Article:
Buying the right kayak can mean the difference between discovering a passion and throwing away money on a miserable experience. Steer clear of these 5 common mistakes and discover why so many people are passionate about kayaking!
1. Assuming beginners and recreational kayakers don’t need an expensive kayak. Actually, this is the wrong way around. An experienced kayaker has a much better chance of being able to get a cheap kayak to go straight and not in circles. If you are just interested in occasional recreational kayaking, you need an easy-to-paddle kayak, and cheap kayaks are never easy to paddle – they are like trying to steer a bath tub. People often say to me – I’ll start with something cheaper and if I like kayaking, I’ll get a better one, but if you get a cheap kayak, YOU WILL NOT LIKE KAYAKING!
2. Buying a short kayak because its easier to carry and transport. Long kayaks go faster and straighter – and if you don’t think this matters, try paddling a pool toy across a lake and you will see what I mean. Short kayaks are great for white water because they turn easier. But if you are not into white water, DON’T GET ONE. If you want a lightweight kayak that fits in your car, check out the huge range of quality inflatable kayaks that are now available – you’ll be much happier than you would be with a short hard shell.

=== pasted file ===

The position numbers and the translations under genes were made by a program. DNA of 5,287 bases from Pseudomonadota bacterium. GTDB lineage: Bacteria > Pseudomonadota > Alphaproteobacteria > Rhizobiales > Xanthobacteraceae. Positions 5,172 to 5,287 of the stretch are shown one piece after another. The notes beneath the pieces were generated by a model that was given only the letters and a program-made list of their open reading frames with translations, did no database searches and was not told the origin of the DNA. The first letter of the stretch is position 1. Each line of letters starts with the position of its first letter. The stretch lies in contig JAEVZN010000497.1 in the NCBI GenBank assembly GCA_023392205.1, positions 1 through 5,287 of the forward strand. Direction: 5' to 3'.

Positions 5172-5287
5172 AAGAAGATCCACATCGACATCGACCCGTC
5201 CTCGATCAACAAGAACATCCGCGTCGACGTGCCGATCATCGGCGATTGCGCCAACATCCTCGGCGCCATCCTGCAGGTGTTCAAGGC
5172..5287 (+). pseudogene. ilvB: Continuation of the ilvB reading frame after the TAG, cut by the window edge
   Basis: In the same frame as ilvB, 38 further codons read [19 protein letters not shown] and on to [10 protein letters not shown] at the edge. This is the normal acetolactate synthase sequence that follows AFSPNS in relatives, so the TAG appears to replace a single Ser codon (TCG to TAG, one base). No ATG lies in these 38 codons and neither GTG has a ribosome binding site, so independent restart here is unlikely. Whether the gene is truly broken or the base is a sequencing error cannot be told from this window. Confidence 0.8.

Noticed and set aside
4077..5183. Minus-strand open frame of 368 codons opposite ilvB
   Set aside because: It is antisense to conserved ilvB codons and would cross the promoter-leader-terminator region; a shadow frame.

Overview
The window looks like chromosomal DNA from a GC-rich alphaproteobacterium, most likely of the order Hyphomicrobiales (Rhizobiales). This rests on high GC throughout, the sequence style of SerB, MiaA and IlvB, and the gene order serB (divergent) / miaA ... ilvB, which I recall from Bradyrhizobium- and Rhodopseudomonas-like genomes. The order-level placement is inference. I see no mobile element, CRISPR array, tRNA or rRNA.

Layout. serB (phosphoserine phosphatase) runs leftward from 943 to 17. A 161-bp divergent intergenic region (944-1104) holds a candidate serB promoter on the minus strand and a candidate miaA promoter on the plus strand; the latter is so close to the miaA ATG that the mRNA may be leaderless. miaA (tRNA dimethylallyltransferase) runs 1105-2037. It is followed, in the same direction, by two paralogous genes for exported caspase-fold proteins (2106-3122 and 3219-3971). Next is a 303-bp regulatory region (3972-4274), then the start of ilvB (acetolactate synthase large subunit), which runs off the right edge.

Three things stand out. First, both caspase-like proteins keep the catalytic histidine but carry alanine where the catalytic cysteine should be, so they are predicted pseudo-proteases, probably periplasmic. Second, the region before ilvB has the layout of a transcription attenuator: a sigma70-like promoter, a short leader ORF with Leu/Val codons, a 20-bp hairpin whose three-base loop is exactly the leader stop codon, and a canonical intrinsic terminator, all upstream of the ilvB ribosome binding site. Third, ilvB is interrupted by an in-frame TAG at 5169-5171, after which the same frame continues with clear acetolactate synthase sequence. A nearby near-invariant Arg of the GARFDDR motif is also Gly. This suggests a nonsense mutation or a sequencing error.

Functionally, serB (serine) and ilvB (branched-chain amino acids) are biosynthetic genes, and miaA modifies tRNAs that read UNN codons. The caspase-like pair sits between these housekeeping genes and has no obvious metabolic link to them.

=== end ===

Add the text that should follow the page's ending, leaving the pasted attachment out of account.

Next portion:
3. Buying a no-name brand. Design is the most important factor in determining the performance. A well designed kayak will glide through the water, be comfortable to sit in, be stable and be durable. If you go with a no-name brand, it is unlikely that the company will have invested heavily in the design, and you may find that it has no momentum, goes in circles or continually veers to one side, digs uncomfortably into your back or your bum, and then breaks.
4. Buying a tandem kayak. If you are soon to participate in the Olympics tandem kayak race, then this purchase might be justified. But if you are a recreational kayaker and you think you might get a tandem so that you can go out with your partner, think again. A bit of independence and distance is healthy in all relationships! Tandems are a cause of tension between kayakers – the person in the back gets splashed, the person in the front isn’t setting a steady rhythm, either person isn’t paddling enough, etc – and when you want to have a break from all this, you are stuck with a kayak that you can’t take out by yourself. If you are hooked on the romance of the tandem, compromise with a convertible kayak that can be paddled solo or tandem.
5. Reading kayak reviews without considering 1-4 above. When you are reading a review, think about whether the person might have made any of the mistakes I have listed. They may be complaining that an inflatable kayak got a puncture on the second use, for example, but did they buy a cheap unknown brand? Similarly, if they are complaining that the kayak is hard to steer straight, is it too short? And if they are complaining about their paddling partner, forgive them – tandem kayaks bring out the worst in people!